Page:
Rose Institute Associate Director Kenneth Miller and Rose Institute Board Member Tony Quinn served together on a panel at UC Berkeley’s Institute of Governmental Studies conference, held last week on January 21st and 22nd. The conference aimed to provide in-depth analysis of the California governor’s race. More information, including a detailed schedule of events,Â can be found here.
Quinn and Miller were on a panel titled “In Blue California, Do Campaigns Matter?” Also on the panel were Thad Kousser of UC San Diego and Kim Nadler ofÂ SacramentoÂ State University. In the discussion, Quinn argued that the better move for Republicans would have been to “stress fiscal issues rather than hot button issues such as immigration,” pointing to the election of Republican Chris Christie as Governor of New Jersey, a blue state, in 2008. Quinn also cautioned not counting the GOP out too soon, noting that in 1964, “Republicans took a terrible beating” but then won with Ronald Reagan, “a B-movie actor that had never run for public office in his life.” Quinn believes that Republicans might make a comeback if “the coming political division is going to be between working California and the public sector.”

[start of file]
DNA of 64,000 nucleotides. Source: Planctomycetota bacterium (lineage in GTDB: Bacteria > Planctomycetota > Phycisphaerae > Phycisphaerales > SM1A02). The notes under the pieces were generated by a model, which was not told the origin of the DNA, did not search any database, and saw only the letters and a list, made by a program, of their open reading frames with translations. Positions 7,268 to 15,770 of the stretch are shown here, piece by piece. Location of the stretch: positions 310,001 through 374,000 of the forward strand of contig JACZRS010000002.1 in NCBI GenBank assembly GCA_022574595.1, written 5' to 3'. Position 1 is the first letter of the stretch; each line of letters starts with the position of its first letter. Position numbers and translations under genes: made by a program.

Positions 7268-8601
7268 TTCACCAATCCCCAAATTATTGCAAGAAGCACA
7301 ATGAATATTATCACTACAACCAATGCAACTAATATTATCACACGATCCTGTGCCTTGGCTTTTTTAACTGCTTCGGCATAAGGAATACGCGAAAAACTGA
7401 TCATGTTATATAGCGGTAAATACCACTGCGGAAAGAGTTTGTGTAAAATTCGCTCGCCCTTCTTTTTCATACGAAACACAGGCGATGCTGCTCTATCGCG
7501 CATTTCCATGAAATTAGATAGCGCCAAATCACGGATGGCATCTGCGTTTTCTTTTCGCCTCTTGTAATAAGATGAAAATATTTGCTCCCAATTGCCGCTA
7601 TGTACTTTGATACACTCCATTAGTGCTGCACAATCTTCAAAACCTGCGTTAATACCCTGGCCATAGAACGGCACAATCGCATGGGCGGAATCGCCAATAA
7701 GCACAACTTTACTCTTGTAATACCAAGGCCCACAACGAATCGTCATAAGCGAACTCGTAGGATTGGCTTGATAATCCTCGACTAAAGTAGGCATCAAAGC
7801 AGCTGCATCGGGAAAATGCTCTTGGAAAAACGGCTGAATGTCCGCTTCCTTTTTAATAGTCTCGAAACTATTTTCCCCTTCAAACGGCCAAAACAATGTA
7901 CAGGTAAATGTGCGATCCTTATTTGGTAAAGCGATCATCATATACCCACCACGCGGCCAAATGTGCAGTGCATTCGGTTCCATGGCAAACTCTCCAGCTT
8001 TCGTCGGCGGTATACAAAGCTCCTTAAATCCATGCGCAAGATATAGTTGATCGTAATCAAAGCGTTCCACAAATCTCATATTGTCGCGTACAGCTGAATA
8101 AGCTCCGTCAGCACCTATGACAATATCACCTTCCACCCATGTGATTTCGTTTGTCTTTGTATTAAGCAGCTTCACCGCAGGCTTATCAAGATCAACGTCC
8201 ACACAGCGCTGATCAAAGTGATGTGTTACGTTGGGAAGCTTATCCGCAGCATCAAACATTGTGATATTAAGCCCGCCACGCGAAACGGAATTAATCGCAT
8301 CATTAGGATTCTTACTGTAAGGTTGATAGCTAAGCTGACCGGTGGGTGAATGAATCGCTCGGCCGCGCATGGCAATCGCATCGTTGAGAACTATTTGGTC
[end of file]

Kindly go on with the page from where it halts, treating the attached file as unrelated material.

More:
Miller said that by exempting police and firefighting unions from much of her proposed pension reforms, Whitman “certainly didn’t help herself by compromising herself.” Miller also argued that “the terrain for Republicans is just incredibly difficult,” due to their registration disadvantage. He believes that Republicans victories will be a “rare exception” unless the GOP finds broader appeal, especially among minorities.
The conference wasÂ well covered by theÂ news media, including the New York Times, theÂ Los Angeles Times, the Sacramento Bee, the San Francisco Chronicle, and Mercury News. A webcast will be available soon and a book summarizing the conference’s findings and discussion will be published later this year.